There are many reasons why teenagers are not legally deemed ready to take care of themselves until the age of 18. These reasons are apparent in the decisions that individuals who fit into that demographic make, every day. In addition, studies indicated that when it comes to making critical decisions that could have a long-term impact, teens are not developmentally ready. A recent study highlights this in the context of police interrogations.
The study focused on videotaped interrogations of young people between the ages of 13 and 17. The 57 videos, which were from 17 police departments located nationwide, were observed to among other things, determine how much the teens actually understood what was going on. The results were astounding.
None of the teens in the recordings requested that they be able to talk with a lawyer. In addition, 31 percent of the teenagers being interrogated made statements that were incriminating. A higher percentage, 37 percent, actually made full confessions. These results prompt some to question the validity of these confessions. The author of the study states that penalizing juveniles with long-term legal consequences based on the poor decision making that goes along with development that is not yet complete, is not fair. Many parents of young people would likely agree.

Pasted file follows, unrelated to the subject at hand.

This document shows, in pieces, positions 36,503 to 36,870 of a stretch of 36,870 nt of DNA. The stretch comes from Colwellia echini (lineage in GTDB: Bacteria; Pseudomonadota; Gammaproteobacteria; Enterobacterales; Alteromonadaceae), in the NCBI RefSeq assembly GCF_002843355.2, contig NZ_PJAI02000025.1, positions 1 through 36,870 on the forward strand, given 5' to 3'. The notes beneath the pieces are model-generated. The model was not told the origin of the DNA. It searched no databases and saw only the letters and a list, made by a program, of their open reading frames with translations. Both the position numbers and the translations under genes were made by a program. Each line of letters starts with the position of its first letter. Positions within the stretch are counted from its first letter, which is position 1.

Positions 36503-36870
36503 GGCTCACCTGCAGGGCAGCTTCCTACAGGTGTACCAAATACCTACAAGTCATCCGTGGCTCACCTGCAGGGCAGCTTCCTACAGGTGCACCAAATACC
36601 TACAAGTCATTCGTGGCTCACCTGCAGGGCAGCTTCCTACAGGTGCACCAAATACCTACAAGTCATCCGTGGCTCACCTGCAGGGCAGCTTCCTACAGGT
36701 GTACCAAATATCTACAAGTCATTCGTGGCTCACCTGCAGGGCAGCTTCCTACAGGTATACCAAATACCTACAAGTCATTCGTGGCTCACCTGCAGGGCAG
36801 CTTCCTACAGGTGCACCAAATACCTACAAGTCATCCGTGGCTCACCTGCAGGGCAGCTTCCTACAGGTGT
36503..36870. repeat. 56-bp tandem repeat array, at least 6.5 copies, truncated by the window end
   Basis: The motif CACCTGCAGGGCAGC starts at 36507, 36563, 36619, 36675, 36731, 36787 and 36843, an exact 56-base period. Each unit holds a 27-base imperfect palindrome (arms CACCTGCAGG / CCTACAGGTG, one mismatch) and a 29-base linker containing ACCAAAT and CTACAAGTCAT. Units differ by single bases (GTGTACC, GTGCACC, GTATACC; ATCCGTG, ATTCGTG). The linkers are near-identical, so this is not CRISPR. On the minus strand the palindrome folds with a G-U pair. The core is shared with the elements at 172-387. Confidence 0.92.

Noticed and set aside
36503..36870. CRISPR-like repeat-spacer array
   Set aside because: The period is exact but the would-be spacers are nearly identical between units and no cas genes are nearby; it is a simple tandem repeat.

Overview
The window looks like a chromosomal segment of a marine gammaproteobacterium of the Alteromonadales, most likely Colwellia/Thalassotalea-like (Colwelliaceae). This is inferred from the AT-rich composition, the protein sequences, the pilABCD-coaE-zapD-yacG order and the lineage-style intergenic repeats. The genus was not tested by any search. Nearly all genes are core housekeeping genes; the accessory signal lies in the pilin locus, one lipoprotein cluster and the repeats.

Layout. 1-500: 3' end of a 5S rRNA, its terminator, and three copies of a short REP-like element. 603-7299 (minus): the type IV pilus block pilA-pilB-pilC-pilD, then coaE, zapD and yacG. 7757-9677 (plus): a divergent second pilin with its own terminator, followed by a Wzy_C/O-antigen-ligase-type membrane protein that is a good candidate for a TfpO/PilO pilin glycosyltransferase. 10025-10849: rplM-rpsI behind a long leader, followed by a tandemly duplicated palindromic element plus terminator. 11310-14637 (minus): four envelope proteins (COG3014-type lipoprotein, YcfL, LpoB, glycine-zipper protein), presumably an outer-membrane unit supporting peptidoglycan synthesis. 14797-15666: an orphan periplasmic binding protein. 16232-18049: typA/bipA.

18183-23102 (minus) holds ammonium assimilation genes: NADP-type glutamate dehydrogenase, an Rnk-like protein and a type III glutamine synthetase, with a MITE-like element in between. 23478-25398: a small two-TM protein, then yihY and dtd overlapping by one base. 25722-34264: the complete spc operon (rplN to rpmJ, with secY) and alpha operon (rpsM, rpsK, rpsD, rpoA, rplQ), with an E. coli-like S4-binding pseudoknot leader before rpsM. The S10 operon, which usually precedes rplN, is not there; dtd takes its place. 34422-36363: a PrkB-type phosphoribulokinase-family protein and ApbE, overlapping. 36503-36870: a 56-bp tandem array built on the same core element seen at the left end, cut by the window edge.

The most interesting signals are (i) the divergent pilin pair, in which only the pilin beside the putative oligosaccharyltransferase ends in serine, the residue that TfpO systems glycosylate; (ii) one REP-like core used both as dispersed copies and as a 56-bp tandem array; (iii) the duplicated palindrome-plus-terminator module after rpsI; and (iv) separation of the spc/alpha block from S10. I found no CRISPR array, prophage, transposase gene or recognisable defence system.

While it is important for anyone who is under suspicion of having committed a crime and being interrogated to seek the assistance of a criminal defense lawyer, this is even more imperative where juveniles are concerned. Among other things, this is because many teens do not understand their Miranda rights or that police officers might lie in the course of an interrogation to try to get a suspect to confess. Teenagers also think less about the future and the repercussions that their actions could have.
The way in which a criminal allegation against a teen is resolved can greatly impact his or her future. This is true regardless of the criminal charge a juvenile is facing. Accordingly, it is important to do what one can to build a strong defense. In most cases this involves the assistance of a criminal defense lawyer.
Source: The New York Times, "In Interrogations, Teenagers Are Too Young to Know Better," Jan Hoffman, Oct. 13, 2014